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TitleField studies target 2012 Haida Gwaii Earthquake
AuthorJames, T; Rogers, G; Cassidy, J; Dragert, H; Hyndman, R; Leonard, L; Nykolaishen, L; Riedel, M; Schmidt, M; Wang, K
SourceEos, Transactions of the American Geophysical Union vol. 94, no. 22, 2013 p. 197-198,
Alt SeriesEarth Sciences Sector, Contribution Series 20120435
PublisherAmerican Geophysical Union
Mediapaper; digital; on-line
File formatpdf
ProvinceBritish Columbia; Western offshore region
NTS103B; 103C; 103F
AreaHaida Gwaii
Lat/Long WENS-132.5000 -131.5000 52.7500 52.0000
Subjectstectonics; geophysics; earthquakes; earthquake magnitudes; earthquake mechanisms; earthquake studies; tectonic environments; tectonic setting; tectonic interpretations; geological hazards
Illustrationslocation maps
ProgramTargeted Hazard Assessments in Western Canada, Public Safety Geoscience
AbstractAt 8:04 P.M. Pacifi c daylight time (PDT) on 27 October 2012 (03:04 universal time (UT), 28 October), Canada's second largest instrumentally recorded earthquake rocked Haida Gwaii (formerly Queen Charlotte Islands) and the mainland coast of British Columbia.
The M 7.7 event off the west coast of Moresby Island caused a tsunami with local runup of more than 7 meters and amplitudes up to 0.8 meter on tide gauges 4000 kilometers away in Hawaii. Shaking was felt as far away as the Yukon, Alberta, Washington, and Montana, up to 1500 kilometers away. Little damage was caused, as the immediate region is an uninhabited National Park Reserve. The closest point of the rupture zone, as defi ned by aftershocks (Figures 1a and 1c), was 50 kilometers from the nearest community, Queen Charlotte, where damage was confi ned to a few chimneys and slumped roads. The seismic waveforms, the pattern of aftershocks, and the coseismic motion determined from Global Positioning System (GPS) measurements indicate a low- angle thrust earthquake with motion signifi cantly different from the relative plate motion and almost perpendicular to the margin (Figures 1a and 1b). The epicenter is close to that of the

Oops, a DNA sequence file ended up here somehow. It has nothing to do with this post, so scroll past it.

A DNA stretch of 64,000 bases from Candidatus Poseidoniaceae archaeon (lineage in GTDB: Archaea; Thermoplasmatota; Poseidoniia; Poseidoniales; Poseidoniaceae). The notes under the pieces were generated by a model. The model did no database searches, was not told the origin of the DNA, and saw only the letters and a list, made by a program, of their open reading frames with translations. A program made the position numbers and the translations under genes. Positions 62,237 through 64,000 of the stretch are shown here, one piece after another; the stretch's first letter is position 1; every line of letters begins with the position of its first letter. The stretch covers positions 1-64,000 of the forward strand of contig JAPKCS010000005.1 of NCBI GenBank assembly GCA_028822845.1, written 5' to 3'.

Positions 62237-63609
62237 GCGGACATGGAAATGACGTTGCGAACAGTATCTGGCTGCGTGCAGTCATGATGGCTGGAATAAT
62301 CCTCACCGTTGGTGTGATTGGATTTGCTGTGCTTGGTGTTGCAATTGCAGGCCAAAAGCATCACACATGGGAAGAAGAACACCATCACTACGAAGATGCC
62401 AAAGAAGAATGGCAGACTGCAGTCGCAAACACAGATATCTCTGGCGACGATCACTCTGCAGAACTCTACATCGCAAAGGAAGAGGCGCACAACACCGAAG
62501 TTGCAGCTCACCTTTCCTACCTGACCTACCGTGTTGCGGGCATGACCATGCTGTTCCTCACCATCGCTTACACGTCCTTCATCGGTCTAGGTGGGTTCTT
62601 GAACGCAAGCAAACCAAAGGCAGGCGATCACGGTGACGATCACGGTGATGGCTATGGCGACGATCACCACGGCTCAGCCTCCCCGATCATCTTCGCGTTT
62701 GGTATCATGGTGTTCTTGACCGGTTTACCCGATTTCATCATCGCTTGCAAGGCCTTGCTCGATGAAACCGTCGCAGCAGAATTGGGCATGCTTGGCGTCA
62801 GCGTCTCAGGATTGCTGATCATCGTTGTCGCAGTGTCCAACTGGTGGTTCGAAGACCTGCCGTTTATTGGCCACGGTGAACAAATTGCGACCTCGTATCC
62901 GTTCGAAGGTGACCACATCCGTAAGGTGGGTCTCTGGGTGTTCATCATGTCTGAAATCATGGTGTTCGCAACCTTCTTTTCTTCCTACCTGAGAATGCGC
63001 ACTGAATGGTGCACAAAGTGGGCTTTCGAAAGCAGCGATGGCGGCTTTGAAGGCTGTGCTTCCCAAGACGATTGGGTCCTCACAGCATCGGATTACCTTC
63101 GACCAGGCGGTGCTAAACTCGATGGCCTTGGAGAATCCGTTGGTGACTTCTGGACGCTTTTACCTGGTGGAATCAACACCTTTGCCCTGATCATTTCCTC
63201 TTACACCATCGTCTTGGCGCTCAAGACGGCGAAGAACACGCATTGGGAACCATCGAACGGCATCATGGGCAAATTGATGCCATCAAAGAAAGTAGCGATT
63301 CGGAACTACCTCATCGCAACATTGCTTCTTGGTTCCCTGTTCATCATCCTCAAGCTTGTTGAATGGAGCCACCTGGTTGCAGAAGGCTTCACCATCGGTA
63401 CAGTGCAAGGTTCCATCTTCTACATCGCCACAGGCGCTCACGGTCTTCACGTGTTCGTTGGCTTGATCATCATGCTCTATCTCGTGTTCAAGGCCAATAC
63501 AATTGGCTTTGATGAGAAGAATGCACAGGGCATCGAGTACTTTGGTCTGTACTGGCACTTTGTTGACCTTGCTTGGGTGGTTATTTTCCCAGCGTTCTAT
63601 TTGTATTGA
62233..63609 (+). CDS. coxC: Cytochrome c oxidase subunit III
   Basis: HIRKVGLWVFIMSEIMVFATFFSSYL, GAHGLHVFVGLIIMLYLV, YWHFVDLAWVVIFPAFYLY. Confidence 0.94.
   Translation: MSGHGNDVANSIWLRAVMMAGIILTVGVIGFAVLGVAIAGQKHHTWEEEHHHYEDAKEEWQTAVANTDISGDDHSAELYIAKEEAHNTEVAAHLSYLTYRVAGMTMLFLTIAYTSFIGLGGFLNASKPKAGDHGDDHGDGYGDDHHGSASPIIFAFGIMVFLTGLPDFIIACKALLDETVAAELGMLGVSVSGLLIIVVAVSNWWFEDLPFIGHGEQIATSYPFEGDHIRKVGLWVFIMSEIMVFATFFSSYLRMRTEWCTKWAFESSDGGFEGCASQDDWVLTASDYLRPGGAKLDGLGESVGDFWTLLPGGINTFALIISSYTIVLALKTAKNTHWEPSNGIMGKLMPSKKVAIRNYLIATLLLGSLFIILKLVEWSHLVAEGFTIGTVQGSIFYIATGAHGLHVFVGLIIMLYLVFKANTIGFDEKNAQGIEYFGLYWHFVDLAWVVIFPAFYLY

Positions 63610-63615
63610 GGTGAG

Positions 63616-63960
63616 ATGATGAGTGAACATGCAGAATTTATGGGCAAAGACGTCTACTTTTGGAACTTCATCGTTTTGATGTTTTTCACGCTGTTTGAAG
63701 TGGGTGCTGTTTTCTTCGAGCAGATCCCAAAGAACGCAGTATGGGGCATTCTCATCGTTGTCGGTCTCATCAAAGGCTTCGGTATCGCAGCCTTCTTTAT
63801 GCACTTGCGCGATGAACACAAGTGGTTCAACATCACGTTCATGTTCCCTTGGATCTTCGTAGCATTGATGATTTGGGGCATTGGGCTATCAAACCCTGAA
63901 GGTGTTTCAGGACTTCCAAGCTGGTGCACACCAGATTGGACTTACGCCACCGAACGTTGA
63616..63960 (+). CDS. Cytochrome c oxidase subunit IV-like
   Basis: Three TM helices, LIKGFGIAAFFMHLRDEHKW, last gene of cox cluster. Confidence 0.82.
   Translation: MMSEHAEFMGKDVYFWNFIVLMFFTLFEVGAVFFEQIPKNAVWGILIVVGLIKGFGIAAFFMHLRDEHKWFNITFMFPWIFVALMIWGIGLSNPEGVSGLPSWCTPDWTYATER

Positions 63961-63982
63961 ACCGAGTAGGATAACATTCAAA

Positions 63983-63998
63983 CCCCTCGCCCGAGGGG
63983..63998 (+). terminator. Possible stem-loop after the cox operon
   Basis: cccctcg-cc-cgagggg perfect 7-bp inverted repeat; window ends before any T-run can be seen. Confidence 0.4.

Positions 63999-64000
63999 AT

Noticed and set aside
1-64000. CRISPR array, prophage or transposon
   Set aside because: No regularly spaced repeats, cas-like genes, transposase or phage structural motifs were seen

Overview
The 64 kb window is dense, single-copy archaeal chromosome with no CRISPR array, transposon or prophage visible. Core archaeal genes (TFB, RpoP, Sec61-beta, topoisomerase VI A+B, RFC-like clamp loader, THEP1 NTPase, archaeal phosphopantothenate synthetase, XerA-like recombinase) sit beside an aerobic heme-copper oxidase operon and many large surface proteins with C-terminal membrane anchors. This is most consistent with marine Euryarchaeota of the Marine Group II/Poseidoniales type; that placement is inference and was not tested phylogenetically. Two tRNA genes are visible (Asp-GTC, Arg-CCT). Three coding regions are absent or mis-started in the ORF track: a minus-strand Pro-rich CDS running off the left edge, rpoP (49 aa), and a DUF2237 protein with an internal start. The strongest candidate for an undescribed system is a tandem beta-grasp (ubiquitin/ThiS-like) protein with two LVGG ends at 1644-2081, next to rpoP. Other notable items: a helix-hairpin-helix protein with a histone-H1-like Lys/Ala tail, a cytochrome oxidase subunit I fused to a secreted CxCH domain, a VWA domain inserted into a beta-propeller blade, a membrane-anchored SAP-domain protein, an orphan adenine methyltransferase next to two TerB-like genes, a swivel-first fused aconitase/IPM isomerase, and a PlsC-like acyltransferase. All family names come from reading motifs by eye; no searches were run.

2001 M 6.1 thrust earthquake, which caused a small tsunami recorded on west coast tide gauges [Rabinovich et al., 2008]. New data
from instruments deployed shortly after the earthquake are helping scientists learn more about the earthquake and tsunami hazard of
the region.
Summary(Plain Language Summary, not published)
This article describes the Oct 27, 2012 M 7.7 Haida Gwaii earthquake, which was the second largest instrumentally recorded earthquake in Canada's history. It was an extremely large earthquake and it generated a tsunami, but because of the remoteness it caused little damage and no deaths. NRCan has mounted a substantial effort to deploy instruments, both on land and at sea, to better understand the characteristics of the earthquake, ensuing tsunami, and regional geological setting. This is expected to contribute to better understanding of earthquake and tsunami hazard along the Pacific coast of Canada and other locations worldwide where large thrust earthquakes occur in coastal settings.